A few months later Delilah was lucky enough to be gifted a week’s rental at a compound of lovely Spanish style houses in palm springs. She generously decided to use the time at the charles farrell compound as a retreat for our staff and us to talk about the current status and future goals of patchwork and craftcation. We brought an agenda for the weekend: topics to be covered and issues to be addressed. We also brought chef seth (my boyfriend at the time and now husband). he cooked beautiful meals for us as we all lounged by the pool, on the patio and in the houses. We worked through our agenda, swam in the unbelievable pool and drank margaritas. Some of the best ideas we came up with weren’t while we were working through our list of things to do but rather while we were just hanging out. I remembered kreider’s words in the new york times article, “The space and quiet that idleness provides is a necessary condition for standing back from life and seeing it whole, for making unexpected connections and waiting for the wild summer lightning strikes of inspiration — it is, paradoxically, necessary to getting any work done.” I began to once again see the virtue of downtime. I was so used to doing and lost track of being. The hanging out, the idle time, like kreider claimed is essential for creative thought. I thought about that day in the pool with my dad and the downtime that allowed my mind to drift back to my dream business idea.
It’s been over a year since I read that article and four months since palm springs. Yet, it wasn’t until a two months ago that I made any solid decisions to unbusy my life. I knew I needed help and sought the assistance of tiffany han (one of the most complemented presenters at craftcation) who I describe as a life coach for your business. Other clients have called her a “Professional Yoda, Ballistic Missile of Encouragement and even Glitterbomb of Glory.” The first thing I did was send her a list of the things I did-all the businesses, freelancing, teaching, writing etc… I looked at the list and right away realized that something or things had to go. Still, The thought of letting go of anything on this list made me almost as anxious as keeping everything on the list but, I was determined that focusing on the things that gave me the most pleasure, paid the bills in the least amount of time and fed my soul was what I needed to do. tiffany helped me take a long look at what I did every day and how each thing I did made me feel and then she made me start crossing things off the list.
It was hard at first, like putting your kid on a bus headed to summer camp but then once they get on the bus you know a world of possibility and experience awaits them. After much examining, journaling and coaxing from tiffany I decided to close my etsy shop, stop making things for my clothing line–random nicole, try to sell off the inventory I still had and take of leave of absence from grad school. After that, I decided to stop thinking that my dream business was out of reach and start doing research to make it happen. I also decided to truly experience and try to be present on my honeymoon in montreal and camping (luckily Delilah was more than willing to pick up any slack while I was away). Then I made a vow to never stop examining my life, be grateful for the things were good and make a plan to work on the things that needed improvement. All of these changes meant I would have to figure out how to utilize the bits of free time I’d created without getting or feeling lazy. I would now have more time for the things I truly enjoyed like floating in the pool with my dad or learning how to do the butterfly stroke in the pool with Delilah in palm springs. I would also have more time to dedicate towards ideas to grow patchwork and craftcation as well as come up with and work on new ideas. Unfortunately this also meant I would have less money. So I had to sit down and do the dreaded task of crossing more things off a list, this time…my budget.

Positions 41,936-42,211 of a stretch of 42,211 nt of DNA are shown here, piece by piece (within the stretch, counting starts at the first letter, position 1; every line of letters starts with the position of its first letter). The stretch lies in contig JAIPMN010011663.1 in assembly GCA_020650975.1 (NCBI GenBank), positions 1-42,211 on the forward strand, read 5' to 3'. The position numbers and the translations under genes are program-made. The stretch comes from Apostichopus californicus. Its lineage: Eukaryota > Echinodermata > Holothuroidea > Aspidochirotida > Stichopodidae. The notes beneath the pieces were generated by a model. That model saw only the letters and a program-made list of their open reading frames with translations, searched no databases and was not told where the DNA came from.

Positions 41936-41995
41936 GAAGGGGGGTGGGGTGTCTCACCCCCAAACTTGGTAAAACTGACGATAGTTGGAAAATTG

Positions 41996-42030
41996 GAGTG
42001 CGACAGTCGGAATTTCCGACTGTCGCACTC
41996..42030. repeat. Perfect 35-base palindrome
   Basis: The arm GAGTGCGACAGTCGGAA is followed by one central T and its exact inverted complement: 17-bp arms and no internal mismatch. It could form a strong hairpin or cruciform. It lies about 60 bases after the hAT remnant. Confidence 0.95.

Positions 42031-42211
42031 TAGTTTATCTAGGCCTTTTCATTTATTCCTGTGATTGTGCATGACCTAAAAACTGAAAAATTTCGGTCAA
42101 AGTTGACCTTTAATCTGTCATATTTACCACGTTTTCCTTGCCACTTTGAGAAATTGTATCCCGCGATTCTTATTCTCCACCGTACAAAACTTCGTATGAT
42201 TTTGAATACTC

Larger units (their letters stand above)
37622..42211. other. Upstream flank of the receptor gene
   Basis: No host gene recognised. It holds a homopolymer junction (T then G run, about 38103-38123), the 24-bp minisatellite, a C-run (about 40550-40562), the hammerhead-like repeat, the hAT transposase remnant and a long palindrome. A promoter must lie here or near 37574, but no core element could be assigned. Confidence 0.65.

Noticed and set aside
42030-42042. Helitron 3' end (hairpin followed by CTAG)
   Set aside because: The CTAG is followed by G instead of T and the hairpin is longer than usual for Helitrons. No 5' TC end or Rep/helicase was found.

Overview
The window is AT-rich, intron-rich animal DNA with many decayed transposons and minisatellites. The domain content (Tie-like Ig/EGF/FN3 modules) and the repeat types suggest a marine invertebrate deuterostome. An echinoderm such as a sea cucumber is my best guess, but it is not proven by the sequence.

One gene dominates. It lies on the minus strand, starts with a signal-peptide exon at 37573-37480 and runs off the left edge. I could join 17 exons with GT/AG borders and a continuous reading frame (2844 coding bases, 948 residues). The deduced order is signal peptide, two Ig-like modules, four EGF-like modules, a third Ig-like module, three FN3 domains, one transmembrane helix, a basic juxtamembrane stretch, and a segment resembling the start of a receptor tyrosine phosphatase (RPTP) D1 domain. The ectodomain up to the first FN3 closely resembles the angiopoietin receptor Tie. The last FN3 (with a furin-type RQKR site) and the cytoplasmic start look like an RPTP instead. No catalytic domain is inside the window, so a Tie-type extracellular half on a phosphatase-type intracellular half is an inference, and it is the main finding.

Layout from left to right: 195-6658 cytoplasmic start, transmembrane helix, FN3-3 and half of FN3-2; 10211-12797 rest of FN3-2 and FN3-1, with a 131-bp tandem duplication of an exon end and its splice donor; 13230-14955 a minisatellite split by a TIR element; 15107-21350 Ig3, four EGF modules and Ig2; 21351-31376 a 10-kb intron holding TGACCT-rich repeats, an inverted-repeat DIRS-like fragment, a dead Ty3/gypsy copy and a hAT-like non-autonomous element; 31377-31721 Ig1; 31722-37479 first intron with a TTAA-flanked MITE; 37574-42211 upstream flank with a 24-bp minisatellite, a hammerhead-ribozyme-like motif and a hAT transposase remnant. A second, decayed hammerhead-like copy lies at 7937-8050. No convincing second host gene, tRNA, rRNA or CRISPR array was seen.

Now, with the palm trees and warm nights of the desert as well as the clear blue water of my parents pool several months behind me, I’m in the midst of co-planning Delilah’s and my first two day event patchwork edible, next years craftcation, spring patchwork shows, developing our blog, working on our magazine and writing a business plan for my next venture and I’m trying very hard to keep in mind all that insight about the benefits of downtime. truth be told, i am still very busy but at least now i’m aware of it. I’m trying to learn that working smarter not harder is the badge of honor I want to wear. Oddly, within a few weeks of withdrawing from the creative writing program, I started writing again. Not the way I did in grad school but with the urgency and love for the craft that I hadn’t felt in a long long time.
I’m trying to give in to unbusyness while still pushing myself and using my time wisely (even if that only means spending an extra fifteen minutes in bed in the morning). This morning instead of jumping out of bed and getting on the computer to check emails and review spreadsheets. I got up, opened the window, closed the blinds and got back in bed. I laid there trying to be present in that very moment… trying to feel the light warmth of the blanket, to see the canals of light slipping through the blinds casting long slivers of brightness on the art on the wall and stacks of books on the dresser, to smell the scent of my husband–still sleeping next me and to listen to the water flow through my neighbors backyard fountain and into their pond, the sparrows chirping and leaves rubbing together in the breeze. I forced myself to hang out with myself and be idle. just as I was about to get out of bed, my mind drifted away from that room and flowed into creative thought. even though technically I was being lazy I couldn’t help but be productive. In that lazy moment, I came up with new a design concept for my dream business and then an idea for a children’s book. In that moment, I actively understood the point of what kreiger said. To be productive you have to be or at least try to be a bit lazy.
If you have a little lazy time in the near future make it count and shake up some of these awesome watermelon margaritas that are perfect by a pool in orange county or palm springs. If you can’t get to real pool feel free to fill up your bathtub with cold water, sip on this watermelon and tequila elixir and close your eyes, wait for the creative juices to start flowing and pretend you’re anywhere you want to be.
what are your thoughts on busyness? how do you carve out downtime? what’s your favorite way to spend your precious idle time?